And the Nominees Are…
What makes a movie award-worthy? Is it movies that make you laugh out loud? (Not a little computer LOL but snorting, belly-laughing, for real out loud.) Is it movies that make you say, “Whoa!”? Is it movies that make you smile all day, or movies that make you think? Is it movies that most effectively transport you to another time or place or into a character’s shoes? What movie would you nominate as the best ever? Why do you consider that movie ‘the best?’
Each January, Hollywood starts buzzing with best movie predictions. This is because the Academy Awards, aka The Oscars, the most anticipated and prestigious movie award is just around the corner. On Thursday, January 16th, the Academy of Motion Picture Arts and Sciences (AMPAS) announced the nominees for the 86th Academy Awards. Who is this Academy and what is behind its coveted award? This week we pull back the curtain and investigate Hollywood’s most illustrious accolade.
“The Academy.” It sounds very mysterious, like a shadowy club of scientists or rainmakers. Who exactly are the members of “The Academy” and how do they become members? Meet some Academy members and discover the Academy’s 16 general areas or types of work members do. Anyone can not be a member; learn who is invited to become a member and about the membership process. The Academy began, like many organizations, with a few people and a vision. Read more about the beginning of the AMPAS and the Academy Award.
The Academy Awards are the ones the world watches, but AMPAS bestows several other awards too. The Governors Awards, which include a humanitarian award, and honorary Oscars, were given in November to Angelina Jolie, Piero Tosi, Steve Martin, and Angela Lansbury. The science and technical awards will be shared in mid-February.
Each year, the members of The Academy of Motion Picture Arts and Sciences (AMPAS) cast their votes for the best work in movies. It is the organization’s way of honoring members whose film work has been exemplary. The Academy Awards rivals a Presidential election in publicity vigor as movie studios and publicists encourage members to see their film and to cast their vote for it. The Academy Awards are big business--both for nominees and for winners. Actors who win an Oscar will forever be known as Joe Smith, Academy Award winner. Ticket sales for nominated and winning films experience a resurgence. To protect the sanctity of the Award, there are extensive rules to guide which films are eligible and the voting process.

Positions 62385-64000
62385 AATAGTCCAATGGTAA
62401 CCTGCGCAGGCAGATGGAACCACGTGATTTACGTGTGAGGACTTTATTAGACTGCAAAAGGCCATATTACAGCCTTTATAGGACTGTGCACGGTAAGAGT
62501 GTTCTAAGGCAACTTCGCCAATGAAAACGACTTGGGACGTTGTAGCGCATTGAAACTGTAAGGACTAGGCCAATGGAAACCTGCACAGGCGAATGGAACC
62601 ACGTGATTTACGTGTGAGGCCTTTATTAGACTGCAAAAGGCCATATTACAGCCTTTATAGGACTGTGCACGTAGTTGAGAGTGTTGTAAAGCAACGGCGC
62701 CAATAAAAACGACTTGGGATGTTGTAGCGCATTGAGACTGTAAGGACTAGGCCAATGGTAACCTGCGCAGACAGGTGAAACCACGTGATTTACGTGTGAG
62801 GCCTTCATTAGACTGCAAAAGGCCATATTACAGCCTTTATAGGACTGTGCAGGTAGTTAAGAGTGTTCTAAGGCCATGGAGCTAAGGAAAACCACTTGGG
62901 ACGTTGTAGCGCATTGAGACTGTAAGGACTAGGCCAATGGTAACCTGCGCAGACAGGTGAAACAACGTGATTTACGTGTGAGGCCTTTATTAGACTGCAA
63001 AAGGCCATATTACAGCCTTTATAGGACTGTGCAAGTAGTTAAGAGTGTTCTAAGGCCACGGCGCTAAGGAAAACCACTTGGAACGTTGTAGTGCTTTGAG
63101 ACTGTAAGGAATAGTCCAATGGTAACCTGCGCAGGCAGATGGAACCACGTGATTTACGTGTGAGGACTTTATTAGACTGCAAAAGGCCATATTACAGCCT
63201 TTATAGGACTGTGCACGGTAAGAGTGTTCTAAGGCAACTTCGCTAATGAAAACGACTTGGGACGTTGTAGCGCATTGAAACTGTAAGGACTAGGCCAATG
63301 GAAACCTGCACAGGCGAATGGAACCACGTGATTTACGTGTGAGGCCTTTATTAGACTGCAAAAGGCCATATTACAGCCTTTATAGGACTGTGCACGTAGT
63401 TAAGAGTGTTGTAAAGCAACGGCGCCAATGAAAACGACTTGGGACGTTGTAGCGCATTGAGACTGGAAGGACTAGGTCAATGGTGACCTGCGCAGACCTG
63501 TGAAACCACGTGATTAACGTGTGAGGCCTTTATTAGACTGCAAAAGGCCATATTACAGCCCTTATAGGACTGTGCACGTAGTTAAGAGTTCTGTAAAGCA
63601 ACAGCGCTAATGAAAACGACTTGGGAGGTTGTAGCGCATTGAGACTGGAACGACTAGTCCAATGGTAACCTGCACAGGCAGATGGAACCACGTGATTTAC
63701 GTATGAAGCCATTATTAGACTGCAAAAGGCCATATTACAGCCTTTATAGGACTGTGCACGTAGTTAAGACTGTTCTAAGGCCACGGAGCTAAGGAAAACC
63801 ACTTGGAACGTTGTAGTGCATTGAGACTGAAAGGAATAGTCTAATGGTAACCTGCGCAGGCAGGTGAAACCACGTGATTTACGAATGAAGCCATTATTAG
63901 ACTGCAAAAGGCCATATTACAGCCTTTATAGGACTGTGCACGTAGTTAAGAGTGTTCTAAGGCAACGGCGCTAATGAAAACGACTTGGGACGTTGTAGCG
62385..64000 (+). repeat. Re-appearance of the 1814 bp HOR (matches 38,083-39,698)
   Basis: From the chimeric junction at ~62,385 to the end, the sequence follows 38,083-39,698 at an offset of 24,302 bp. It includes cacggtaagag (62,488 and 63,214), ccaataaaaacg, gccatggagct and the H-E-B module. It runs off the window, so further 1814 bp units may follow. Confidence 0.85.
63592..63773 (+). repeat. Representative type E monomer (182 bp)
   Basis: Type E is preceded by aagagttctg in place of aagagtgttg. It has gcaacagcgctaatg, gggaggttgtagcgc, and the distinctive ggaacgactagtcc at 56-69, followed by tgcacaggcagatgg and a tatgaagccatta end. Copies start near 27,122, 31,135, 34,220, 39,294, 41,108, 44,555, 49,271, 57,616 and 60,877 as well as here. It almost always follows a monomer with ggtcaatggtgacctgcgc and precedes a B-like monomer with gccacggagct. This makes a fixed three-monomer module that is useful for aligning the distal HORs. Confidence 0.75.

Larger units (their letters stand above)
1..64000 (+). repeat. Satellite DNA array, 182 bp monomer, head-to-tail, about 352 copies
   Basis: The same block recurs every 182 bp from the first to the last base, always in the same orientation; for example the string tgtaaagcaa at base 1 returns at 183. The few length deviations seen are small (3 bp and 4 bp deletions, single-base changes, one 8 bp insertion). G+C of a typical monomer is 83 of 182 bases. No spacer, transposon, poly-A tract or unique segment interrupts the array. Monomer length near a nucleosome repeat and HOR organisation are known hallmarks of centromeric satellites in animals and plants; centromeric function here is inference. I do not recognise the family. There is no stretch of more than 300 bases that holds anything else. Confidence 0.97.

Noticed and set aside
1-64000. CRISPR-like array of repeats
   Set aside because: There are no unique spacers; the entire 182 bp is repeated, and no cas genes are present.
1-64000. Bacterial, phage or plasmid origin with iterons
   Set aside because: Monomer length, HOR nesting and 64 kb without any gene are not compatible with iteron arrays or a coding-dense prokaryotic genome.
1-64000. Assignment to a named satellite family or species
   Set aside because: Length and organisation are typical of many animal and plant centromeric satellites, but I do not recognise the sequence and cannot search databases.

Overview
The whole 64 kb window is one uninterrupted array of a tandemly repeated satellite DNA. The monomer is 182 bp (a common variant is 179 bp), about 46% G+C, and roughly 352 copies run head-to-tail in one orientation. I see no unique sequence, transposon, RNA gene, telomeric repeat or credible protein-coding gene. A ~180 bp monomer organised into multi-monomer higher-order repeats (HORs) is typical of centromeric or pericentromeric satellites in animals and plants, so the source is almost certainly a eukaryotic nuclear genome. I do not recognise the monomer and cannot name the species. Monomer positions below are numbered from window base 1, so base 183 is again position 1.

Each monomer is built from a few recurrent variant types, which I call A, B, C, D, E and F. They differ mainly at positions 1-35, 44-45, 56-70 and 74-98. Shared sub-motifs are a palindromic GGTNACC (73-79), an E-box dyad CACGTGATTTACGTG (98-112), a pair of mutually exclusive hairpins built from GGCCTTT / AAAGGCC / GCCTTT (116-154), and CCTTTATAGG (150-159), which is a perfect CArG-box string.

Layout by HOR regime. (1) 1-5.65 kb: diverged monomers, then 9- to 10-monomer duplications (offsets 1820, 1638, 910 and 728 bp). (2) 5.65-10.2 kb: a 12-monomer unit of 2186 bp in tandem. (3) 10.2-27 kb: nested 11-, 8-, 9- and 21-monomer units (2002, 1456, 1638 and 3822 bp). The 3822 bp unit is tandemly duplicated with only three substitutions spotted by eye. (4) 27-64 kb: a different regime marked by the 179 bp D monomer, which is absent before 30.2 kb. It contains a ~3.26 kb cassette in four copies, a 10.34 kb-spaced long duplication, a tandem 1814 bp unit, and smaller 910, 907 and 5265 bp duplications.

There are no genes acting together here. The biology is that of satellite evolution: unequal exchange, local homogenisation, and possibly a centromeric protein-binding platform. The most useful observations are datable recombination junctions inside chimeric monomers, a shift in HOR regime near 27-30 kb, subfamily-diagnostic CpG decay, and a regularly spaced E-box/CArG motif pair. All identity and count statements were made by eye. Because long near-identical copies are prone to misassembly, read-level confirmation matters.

The best actor, best actress, and best film categories are the ones that keep millions of worldwide viewers awake way past their bedtime. But the Awards honor more than Hollywood stars. The 24 current Oscar categories honor technical skills, and artistic talents as well as performances. What additional Oscar categories would you suggest the Academy consider?
Perhaps the most famous thing about the Academy Awards is the golden statue given to all winners. The small statue is commonly called the Oscar. Why not the Jonathon, the Michael, or the Edward? Learn more about the statue that honors winners and its nickname.
2014 marks the 86th Academy Award. Scroll back through time to the first Academy Award in 1929. Use the ‘next’ button in the bottom right corner to progress through the years. As you travel through time, read how the number and categories of awards given changed.
The 86th Academy Awards will be awarded on March 2, 2014 at 7PM EST. It will be an entertaining, unpredictable evening. Millions of viewers tune in to see who will win, yes, but also to see what people wear, and to hear what winners will say. While you wait, revisit the best of the red carpet from last year. Watch videos of the most touching moments, 5 Oscar surprises, and the funniest moments. Traditionally, the Academy Awards ceremony includes a look back at the Academy members who have died that year. View a preview list of who will be remembered this March. If all this has not quenched your interest in all things Oscar, try the 20 best Academy Award and Oscar infographics.
Mark Twain famously said, "Truth is stranger than fiction but that is because Fiction is obliged to stick to possibilities; Truth isn't." Many of the films nominated this year for best film find their inspiration in truth: in American history, in outter space, and on the high seas. As you read the local newspaper this week, look for articles that inspire your imagination or are too odd to believe they are true. Let these articles inspire entries in your writer's notebook: jot down lists of questions; outline plots, characters, or settings; plan a new ending to the story. Write the rough draft of a poem or first paragraph of a story. Share the article and the rough draft with a peer and ask what thoughts it inspires and what questions they want answered.